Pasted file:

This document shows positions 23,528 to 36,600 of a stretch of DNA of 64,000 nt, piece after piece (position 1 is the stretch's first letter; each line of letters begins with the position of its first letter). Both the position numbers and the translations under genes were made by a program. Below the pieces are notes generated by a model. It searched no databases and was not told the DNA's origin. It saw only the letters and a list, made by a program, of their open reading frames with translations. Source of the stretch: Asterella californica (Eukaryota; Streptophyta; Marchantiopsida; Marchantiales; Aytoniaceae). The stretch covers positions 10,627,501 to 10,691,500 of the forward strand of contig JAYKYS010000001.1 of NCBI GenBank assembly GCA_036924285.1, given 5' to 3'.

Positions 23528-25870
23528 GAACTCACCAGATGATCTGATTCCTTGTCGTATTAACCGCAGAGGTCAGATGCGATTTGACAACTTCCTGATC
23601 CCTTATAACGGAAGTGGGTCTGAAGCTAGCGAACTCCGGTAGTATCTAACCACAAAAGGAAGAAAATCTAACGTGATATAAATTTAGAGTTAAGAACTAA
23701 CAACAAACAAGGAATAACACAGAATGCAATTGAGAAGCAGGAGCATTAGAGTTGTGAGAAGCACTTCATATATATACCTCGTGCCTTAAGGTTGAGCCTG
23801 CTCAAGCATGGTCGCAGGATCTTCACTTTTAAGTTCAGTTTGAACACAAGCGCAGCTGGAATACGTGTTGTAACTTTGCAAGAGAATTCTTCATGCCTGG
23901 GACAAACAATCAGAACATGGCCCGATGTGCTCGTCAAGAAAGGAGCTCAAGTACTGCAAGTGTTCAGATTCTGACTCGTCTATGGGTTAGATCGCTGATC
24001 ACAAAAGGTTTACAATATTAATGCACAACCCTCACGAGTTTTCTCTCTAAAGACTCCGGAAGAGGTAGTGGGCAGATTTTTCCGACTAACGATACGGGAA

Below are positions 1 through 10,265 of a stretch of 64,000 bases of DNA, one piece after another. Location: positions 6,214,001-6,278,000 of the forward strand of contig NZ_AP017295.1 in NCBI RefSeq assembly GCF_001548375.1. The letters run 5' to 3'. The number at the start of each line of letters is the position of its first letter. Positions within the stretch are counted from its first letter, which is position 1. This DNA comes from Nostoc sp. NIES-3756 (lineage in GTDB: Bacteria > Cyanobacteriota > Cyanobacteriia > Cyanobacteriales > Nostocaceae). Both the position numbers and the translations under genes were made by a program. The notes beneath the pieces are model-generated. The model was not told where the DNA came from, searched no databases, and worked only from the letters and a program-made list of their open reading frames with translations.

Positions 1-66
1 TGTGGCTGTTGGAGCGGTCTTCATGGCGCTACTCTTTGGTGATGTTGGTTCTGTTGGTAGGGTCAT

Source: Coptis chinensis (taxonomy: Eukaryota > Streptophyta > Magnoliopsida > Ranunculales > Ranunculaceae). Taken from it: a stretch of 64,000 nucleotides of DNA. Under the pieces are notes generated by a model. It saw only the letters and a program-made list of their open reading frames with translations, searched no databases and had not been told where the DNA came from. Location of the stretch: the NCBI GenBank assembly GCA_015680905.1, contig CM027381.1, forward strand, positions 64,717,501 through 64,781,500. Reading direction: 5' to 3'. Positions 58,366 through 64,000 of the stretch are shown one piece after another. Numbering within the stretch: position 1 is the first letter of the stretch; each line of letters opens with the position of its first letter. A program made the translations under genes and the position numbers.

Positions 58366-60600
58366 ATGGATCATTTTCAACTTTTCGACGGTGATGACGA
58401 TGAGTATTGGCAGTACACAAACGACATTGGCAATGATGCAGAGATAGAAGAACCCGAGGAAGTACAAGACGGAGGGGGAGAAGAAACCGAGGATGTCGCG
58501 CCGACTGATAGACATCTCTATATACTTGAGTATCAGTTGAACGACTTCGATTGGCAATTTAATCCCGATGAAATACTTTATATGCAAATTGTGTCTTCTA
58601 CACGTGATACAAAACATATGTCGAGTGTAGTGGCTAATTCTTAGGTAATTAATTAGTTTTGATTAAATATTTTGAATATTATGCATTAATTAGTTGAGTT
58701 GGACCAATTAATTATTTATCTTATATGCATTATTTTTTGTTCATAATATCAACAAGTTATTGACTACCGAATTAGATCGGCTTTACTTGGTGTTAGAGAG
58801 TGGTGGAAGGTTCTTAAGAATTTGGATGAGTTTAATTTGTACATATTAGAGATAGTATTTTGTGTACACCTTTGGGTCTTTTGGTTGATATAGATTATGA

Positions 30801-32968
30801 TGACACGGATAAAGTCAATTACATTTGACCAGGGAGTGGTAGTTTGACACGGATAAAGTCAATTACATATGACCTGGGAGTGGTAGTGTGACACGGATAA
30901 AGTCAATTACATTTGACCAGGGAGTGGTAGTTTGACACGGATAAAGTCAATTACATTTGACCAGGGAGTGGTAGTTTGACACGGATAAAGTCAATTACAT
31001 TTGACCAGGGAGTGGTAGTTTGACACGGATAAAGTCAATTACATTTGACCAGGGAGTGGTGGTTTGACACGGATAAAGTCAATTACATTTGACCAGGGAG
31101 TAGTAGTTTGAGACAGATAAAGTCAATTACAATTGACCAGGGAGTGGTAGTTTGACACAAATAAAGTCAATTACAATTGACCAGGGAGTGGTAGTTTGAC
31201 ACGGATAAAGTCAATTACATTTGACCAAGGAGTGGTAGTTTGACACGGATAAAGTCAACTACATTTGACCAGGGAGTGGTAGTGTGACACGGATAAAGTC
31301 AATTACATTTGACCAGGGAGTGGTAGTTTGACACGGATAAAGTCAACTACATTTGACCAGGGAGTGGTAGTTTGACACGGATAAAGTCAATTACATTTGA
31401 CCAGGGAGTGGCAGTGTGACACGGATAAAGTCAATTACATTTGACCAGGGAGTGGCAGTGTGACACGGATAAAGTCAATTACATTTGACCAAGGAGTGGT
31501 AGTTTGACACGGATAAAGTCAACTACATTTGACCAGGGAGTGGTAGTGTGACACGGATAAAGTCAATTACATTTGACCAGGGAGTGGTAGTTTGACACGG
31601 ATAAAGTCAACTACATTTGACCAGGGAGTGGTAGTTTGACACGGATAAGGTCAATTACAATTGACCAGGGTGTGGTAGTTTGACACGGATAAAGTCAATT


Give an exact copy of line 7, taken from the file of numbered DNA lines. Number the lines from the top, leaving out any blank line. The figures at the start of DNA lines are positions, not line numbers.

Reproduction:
23901 GACAAACAATCAGAACATGGCCCGATGTGCTCGTCAAGAAAGGAGCTCAAGTACTGCAAGTGTTCAGATTCTGACTCGTCTATGGGTTAGATCGCTGATC